I’ve recently finished another book edited by Michael Apple, a large Routledge extravaganza on the sociology of education. Wonderful stuff, covering a maze of questions. At the end of that there are a couple of articles on education and social class and one of those makes the point that Bernstein did not believe that education was really capable of changing society. Now, that probably seems a bit counter-intuitive, I suspect. The thing is that we can all think of people whose lives have been stri I’ve recently finished another book edited by Michael Apple, a large Routledge extravaganza on the sociology of education. Wonderful stuff, covering a maze of questions. At the end of that there are a couple of articles on education and social class and one of those makes the point that Bernstein did not believe that education was really capable of changing society. Now, that probably seems a bit counter-intuitive, I suspect. The thing is that we can all think of people whose lives have been strikingly made better by their lucky relationship with the education system. It is a standard trope of our society. As precisely that person myself, I'm hardly going to argue education can't change lives. In some ways the title of this one, “Can Education Change Society”, seems to appeal to our most cherished beliefs – that if our society is ever to be able to change at all it will have to be on the basis of a more effective education system. You know, when Obama or Bush get up and say that for America to have a future no child must be left behind they are saying something about change and about education effecting that role of education. So, what is Bernstein’s point? Well, the problem is that no one really does argue that education has no role in bringing about change. It is a bit like asking ‘will having lots of money make you rich?’ The issue at hand, I guess, is whether education on its own is likely to bring about change in society. Winning the lottery will certainly make you rich, but as a strategy for becoming rich it isn’t the most likely. And in some schools the chance of getting an education that is likely to change your life is about as slight as the chances of winning the lottery. So, I guess the questions really ought to be, what kind of education is likely to change society? which bits of society do you want to change? and is education enough to bring about that change? Now, Apple was a personal friend of Paulo Freire (in Education talk, something like having been a friend of John Lennon) – quite a lot of the start of this book discusses their friendship and their disagreements and discussions. As he says, their discussions went on for hours and weren’t (what might be called here in Australia, pissing competitions - you know, masculine games to see who can urinate furtherest up a wall). They were arguments that resembled dances more than street-fights. The point wasn’t to win – the point was to uncover the truth. How rare is that? A lot of this book looks at historical struggles in the US around the intersections between race, gender and social class – it looks at the interweaving of other struggle for equality (gay and lesbian, people with disabilities and so on) have literally sought to change our society and how these struggles have sought to use education as a tool to achieve this change. What is particularly interesting here is Apple’s response to the standard Marxist idea that all struggles for emancipation are, at root, side shows to the class struggle. That those seeking emancipation ought to put their efforts behind the class struggle as this is the main game in town and the only one likely to provide any hope for their emancipation. Unfortunately, Marxists have been all too happy to say ‘the time is not yet ripe’ – but actually, all forms of oppression and exploitation are equally repulsive and all provide training in human decency and democracy. As such ignoring the needs of those seeking justice merely helps to push them away from those who ought to be fighting in their corner. One of the things the left seems to struggle with is the whole idea of working in a united way. The right has proven much better at this, despite the clear and profound differences that exist between sections of the right – neoliberals, Christian fundamentalists and managerialists don’t really have all that much in common, but they have found ways to stress their common ground and more or less overlook their differences. They present the left as dangerous and godless ‘socialists’, using the handy tactic of lumping all of your enemies together under one label – and having a cardboard cutout enemy makes unity much more easy to sustain. This book makes clear that it is not only the left who are seeking to change society through education. In fact, the right has proven infinitely more effective at doing precisely this than the left ever has. They have made neoliberalism the common and unquestioned truth. A remarkable effort given that neoliberalism has brought us to the brink of disaster and may yet push us over the edge. It is terrifying that people seeking to improve educational access to coloured communities in the US might think it is a good idea to introduce voucher systems – but such is the world we have allowed where neoliberal solutions are presented as common sense and the only sensible solution to real problems that exist. He talks about how hurricane Katrina was used to destroy the public education system in New Orleans, destroying education as a pathway for black teachers to move into the middle class and to effectively gentrify areas that had been the home of people of colour prior to the hurricane. This is The Shock Doctrine writ large. Like I said at the start of this review, education is an important part of any hope we have of changing society. Apple’s point, however, is that education isn’t something that sits outside society, but rather it is deeply embedded in society. Education is certainly a tool we can use to change society – but it is our actions that will really change society. And it is our actions that have a deeply educative power. that Matthew guy in the Bible even said the same thing - by their fruits you shall know them - it is hardly a new idea. I didn’t know anything about George Counts or Du Bois before reading this. It is all a part of American history I’ve never had access to before. And his discussion of Freire’s legacy in Brazil is also incredibly interesting. So, I guess the short answer is that education can change society – but not on its own and not even as the main tool.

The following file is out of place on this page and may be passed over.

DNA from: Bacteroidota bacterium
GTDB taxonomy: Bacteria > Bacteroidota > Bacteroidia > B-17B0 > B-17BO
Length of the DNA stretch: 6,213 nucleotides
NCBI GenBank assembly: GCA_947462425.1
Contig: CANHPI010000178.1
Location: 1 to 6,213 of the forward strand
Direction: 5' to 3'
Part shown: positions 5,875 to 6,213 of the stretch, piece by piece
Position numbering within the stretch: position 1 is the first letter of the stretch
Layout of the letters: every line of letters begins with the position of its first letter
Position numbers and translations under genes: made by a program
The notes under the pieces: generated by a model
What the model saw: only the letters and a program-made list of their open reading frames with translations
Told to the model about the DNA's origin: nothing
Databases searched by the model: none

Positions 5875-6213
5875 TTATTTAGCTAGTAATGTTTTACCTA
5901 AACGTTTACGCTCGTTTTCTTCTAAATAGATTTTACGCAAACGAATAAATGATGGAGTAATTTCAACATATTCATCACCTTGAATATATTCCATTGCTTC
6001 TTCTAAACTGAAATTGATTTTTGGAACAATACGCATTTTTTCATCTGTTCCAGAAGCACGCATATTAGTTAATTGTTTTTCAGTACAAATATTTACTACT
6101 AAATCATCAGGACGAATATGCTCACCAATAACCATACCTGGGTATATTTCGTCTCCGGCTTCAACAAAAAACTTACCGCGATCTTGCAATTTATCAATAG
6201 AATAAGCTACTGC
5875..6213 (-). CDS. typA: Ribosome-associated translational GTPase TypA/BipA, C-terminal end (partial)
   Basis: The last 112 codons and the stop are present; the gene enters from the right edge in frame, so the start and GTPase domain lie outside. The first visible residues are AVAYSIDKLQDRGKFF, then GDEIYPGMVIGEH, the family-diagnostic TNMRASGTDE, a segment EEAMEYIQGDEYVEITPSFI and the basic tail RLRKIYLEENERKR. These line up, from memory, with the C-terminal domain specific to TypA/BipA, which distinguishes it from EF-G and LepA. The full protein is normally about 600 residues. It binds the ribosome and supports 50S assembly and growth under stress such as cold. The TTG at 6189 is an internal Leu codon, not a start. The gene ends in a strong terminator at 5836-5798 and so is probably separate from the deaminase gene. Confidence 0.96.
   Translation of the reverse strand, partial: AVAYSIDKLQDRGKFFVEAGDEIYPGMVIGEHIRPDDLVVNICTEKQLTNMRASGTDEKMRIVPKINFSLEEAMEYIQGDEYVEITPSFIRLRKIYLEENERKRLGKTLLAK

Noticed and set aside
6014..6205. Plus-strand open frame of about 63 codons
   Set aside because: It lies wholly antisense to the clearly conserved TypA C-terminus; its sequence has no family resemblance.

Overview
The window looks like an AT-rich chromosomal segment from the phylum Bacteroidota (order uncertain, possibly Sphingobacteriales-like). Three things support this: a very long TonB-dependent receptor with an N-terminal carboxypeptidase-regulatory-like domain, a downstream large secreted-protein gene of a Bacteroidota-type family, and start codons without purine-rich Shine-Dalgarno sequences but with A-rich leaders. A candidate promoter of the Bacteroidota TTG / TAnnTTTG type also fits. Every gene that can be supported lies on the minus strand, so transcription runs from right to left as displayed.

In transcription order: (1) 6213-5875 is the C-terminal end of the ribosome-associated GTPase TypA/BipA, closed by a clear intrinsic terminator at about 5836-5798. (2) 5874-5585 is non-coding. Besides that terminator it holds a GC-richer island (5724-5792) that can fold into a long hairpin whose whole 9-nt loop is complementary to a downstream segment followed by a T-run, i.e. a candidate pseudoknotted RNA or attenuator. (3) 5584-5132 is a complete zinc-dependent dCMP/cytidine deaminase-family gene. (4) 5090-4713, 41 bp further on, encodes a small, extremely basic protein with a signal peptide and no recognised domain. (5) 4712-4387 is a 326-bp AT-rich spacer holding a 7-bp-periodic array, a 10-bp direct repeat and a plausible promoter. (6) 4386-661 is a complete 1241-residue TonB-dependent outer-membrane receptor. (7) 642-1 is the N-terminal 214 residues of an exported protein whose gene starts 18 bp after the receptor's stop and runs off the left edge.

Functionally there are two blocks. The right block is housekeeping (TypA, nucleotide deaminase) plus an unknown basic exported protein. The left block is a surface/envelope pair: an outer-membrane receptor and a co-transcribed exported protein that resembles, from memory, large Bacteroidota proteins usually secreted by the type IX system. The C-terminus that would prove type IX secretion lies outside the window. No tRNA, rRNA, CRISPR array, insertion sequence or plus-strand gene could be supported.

2. 5 out of 5

    Kristin

    4.5 stars. this book is a powerful call to action and a carefully written summary/synthesis of much of apple's other work. at times the writing is redundant/repetitive, but sometimes thats not such a bad thing when the ideas are (in my opinion) so important.

  3. 5 out of 5

    Mason

    Interesting read, some chapters are certainly better than others. Great reflection on some of Paulo's work, putting theory and practice into context for teachers and progressive educators trying to push things in the right direction in the 21st century.

  4. 4 out of 5

    courtney

    Thought-provoking, but poorly written and often redundant

  5. 4 out of 5

    Morgan

    Really interesting information. A little heavy with "education buzzwords"

  6. 5 out of 5

    Vishesh Kumar

  7. 5 out of 5

    Ashley Ullyot

  8. 4 out of 5

    Emily

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    Greg

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    Christien

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    Lesley

  12. 5 out of 5

    Alejandra

  13. 5 out of 5

    Farshad Shahkarami

  14. 5 out of 5

    Eva Gonçalves

  15. 5 out of 5

    Bob

  16. 5 out of 5

    Keith Heggart

  17. 4 out of 5

    Jaehee Lauren Park

  18. 4 out of 5

    Claudio

  19. 5 out of 5

    Milan Segedinac

  20. 5 out of 5

    Jayme

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    Natasha

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    Danielle P

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    John

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    Joonas Pitkänen

  25. 5 out of 5

    Danslarue Hsu

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    Jake Gates

  27. 5 out of 5

    Vicki

  28. 4 out of 5

    Lindsay Stoetzel

  29. 4 out of 5

    Narek Manukyan

  30. 4 out of 5

    Mohammad M.